In these times of financial uncertainty, it is becoming more and more difficult for avid music fans to experience live performances; entrance fees for gigs are increasing at an exorbitant rate, whilst a weekend ticket for a music festival often cost hundreds of pounds. It’s not surprising, therefore, that many festival visitors are opting to take up voluntary roles at festivals, for which they receive free entry, access to cleaner toilets, and much more, all in exchange for a couple of days work. In our festival-oriented feature, We Are Unseen contributor, Molly Kerkham, offers an insight in to the world of festival volunteering through sharing her own experiences as a volunteer with Oxfam.
Summer was just around the corner, and my friends and I were itching for that festival fix. One catch: we were broke. Instead of plunging deeper into our overdrafts, we decided to volunteer with Oxfam. Of course, there’s plenty of other ways to volunteer at festivals , such as working for companies like Festaff or Hotbox Events, or applying directly to festivals themselves.
Oxfam provides staff for festivals across the UK – from big hitters, like Glastonbury and Reading and Leeds, to smaller affairs, like Shambala and Boomtown. In return for three eight-hour shifts, Oxfam will give you a free ticket. We speedily sent off our online applications for Bestival, and soon discovered that were lucky enough to win a prize draw for much sought after Glastonbury volunteering spaces.
The shifts involve a wide variety of roles. At Glastonbury, we checked tickets and welcomed festival-goers, but other roles include stewarding campsites and – if you’re lucky – inside the music venues themselves. You don’t need any particular skills – but if you’ve got experience with managing people or first aid you can take on extra responsibilities, like supervisor to a stewarding team.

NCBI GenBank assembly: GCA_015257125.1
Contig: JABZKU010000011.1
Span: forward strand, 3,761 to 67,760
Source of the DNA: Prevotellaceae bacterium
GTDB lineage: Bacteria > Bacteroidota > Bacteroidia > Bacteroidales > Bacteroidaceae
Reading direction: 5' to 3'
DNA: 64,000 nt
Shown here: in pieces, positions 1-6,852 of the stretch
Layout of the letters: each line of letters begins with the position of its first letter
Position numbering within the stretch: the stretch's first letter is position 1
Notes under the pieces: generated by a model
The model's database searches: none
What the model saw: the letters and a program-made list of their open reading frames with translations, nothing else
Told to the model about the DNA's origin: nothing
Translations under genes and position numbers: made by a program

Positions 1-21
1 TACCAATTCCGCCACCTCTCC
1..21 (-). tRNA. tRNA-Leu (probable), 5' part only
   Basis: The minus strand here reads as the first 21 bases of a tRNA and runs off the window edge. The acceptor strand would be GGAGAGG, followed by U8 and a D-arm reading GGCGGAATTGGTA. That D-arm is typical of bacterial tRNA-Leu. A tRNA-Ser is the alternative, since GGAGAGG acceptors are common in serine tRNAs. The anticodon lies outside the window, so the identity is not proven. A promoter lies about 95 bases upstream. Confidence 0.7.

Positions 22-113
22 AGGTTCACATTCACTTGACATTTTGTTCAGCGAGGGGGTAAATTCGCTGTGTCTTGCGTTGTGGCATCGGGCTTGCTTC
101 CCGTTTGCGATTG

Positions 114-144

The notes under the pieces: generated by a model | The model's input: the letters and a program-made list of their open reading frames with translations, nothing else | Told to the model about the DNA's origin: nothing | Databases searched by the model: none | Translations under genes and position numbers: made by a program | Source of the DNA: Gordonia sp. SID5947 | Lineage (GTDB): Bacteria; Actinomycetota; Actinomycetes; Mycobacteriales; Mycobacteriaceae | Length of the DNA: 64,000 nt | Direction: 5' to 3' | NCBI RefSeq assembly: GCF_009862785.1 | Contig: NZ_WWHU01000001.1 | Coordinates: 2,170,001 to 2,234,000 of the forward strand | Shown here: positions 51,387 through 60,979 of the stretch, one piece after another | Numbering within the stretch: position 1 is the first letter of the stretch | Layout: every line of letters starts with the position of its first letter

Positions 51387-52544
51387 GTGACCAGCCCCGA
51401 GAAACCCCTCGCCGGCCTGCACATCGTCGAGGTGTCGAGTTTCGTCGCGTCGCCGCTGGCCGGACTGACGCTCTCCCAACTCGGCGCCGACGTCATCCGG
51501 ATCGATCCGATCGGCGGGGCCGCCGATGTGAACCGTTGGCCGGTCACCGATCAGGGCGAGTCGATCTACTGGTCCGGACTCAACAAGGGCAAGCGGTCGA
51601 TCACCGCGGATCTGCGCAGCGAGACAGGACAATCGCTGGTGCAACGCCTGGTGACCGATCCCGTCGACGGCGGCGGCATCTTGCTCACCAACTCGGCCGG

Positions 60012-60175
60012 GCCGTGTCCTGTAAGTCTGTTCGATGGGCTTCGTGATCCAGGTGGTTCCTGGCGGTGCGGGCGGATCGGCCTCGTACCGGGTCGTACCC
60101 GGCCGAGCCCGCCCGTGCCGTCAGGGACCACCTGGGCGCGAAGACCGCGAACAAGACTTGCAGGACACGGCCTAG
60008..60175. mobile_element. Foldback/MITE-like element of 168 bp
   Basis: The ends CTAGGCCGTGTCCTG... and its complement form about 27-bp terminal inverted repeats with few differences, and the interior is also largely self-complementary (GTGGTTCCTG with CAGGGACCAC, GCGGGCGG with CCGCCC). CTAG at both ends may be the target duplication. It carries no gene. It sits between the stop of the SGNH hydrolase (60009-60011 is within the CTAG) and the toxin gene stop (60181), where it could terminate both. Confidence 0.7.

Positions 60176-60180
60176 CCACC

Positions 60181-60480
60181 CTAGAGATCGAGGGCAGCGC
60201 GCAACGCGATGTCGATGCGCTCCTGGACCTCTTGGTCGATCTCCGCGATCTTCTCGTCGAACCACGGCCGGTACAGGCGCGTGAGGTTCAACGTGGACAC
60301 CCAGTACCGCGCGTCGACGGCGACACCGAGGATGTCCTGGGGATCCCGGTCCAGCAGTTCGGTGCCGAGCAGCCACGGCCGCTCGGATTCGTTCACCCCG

Of course, there’ll be food and travel expenses. That said, Oxfam helps volunteers organise lift-shares and provides one meal token per shift – both of which helps to keep down the cost of your festival. There’s also a deposit of around £200 (which you’ll get back at the end of the festival season) – to prevent you from running off into the whirl of glitter and fancy-dress five minutes into your shift.
There’s so many bonuses other than the cost – that’s why so many volunteers return to Oxfam year on year. Not only are you getting all the fun of a festival for free, but you’ll also be helping people around the world by volunteering for Oxfam. Yep, you can party with a warm, fuzzy feeling that’s not just due to all that cider you drank earlier. For every hour volunteered, the festival will donate money to Oxfam. You can also get involved in campaigning as part of your volunteering, raising awareness for the charity’s causes.
Oxfam provides plugs for phone chargers, volunteer-only showers and as much tea and coffee as you can drink – all of which help to make the experience a little more homely. From students to pensioners, Oxfam attracts volunteers from all walks of life. It’s being part of a diverse and friendly people that makes volunteering with stand out from attending festivals with a standard ticket. By chatting on shift, in Oxfam’s communal food tent and even on the bus there, we found friends to see bands with, share a BBQ and – most importantly – to show us how to put down our own tent. While most people volunteer with friends, the welcoming atmosphere means that coming solo won’t be lonely; you’re sure to bump into someone with like-minded music taste to head out into the festival with.
You’ll get glimpse into the other side of festivals. When you’re swaying in a field, it can feel like the whole festival came together spontaneously, as if by magic. Volunteering provides a peek into just some of the hard work and organisation that goes into making muddy fields come alive – you’ll never see festivals in the same way again.
There are some downsides too. Of course, you’ll miss some of the acts – but shift times are flexible, so you’ll still get to catch the dream band you came for. Preparation for any weather is vital, even more so than attending festivals as a regular visitor; I learnt the hard way, after forgetting a jumper for my first shift on a chilly, wet morning. Make sure you pack your bags with layers and good waterproofs, or you’ll risk trudging back to your tent soggy and cold (and, in my case, knee deep in Glastonbury mud). Thankfully, Oxfam provides hot drinks and biscuits to stave off the chills.
Volunteering with Oxfam was above all a fantastically fun way to fill your summer, that I’m eager to do all over again. Check out Oxfam’s website for more details, find out which festivals are still available for this year, or get ahead start planning next year’s festival applications – see you next summer!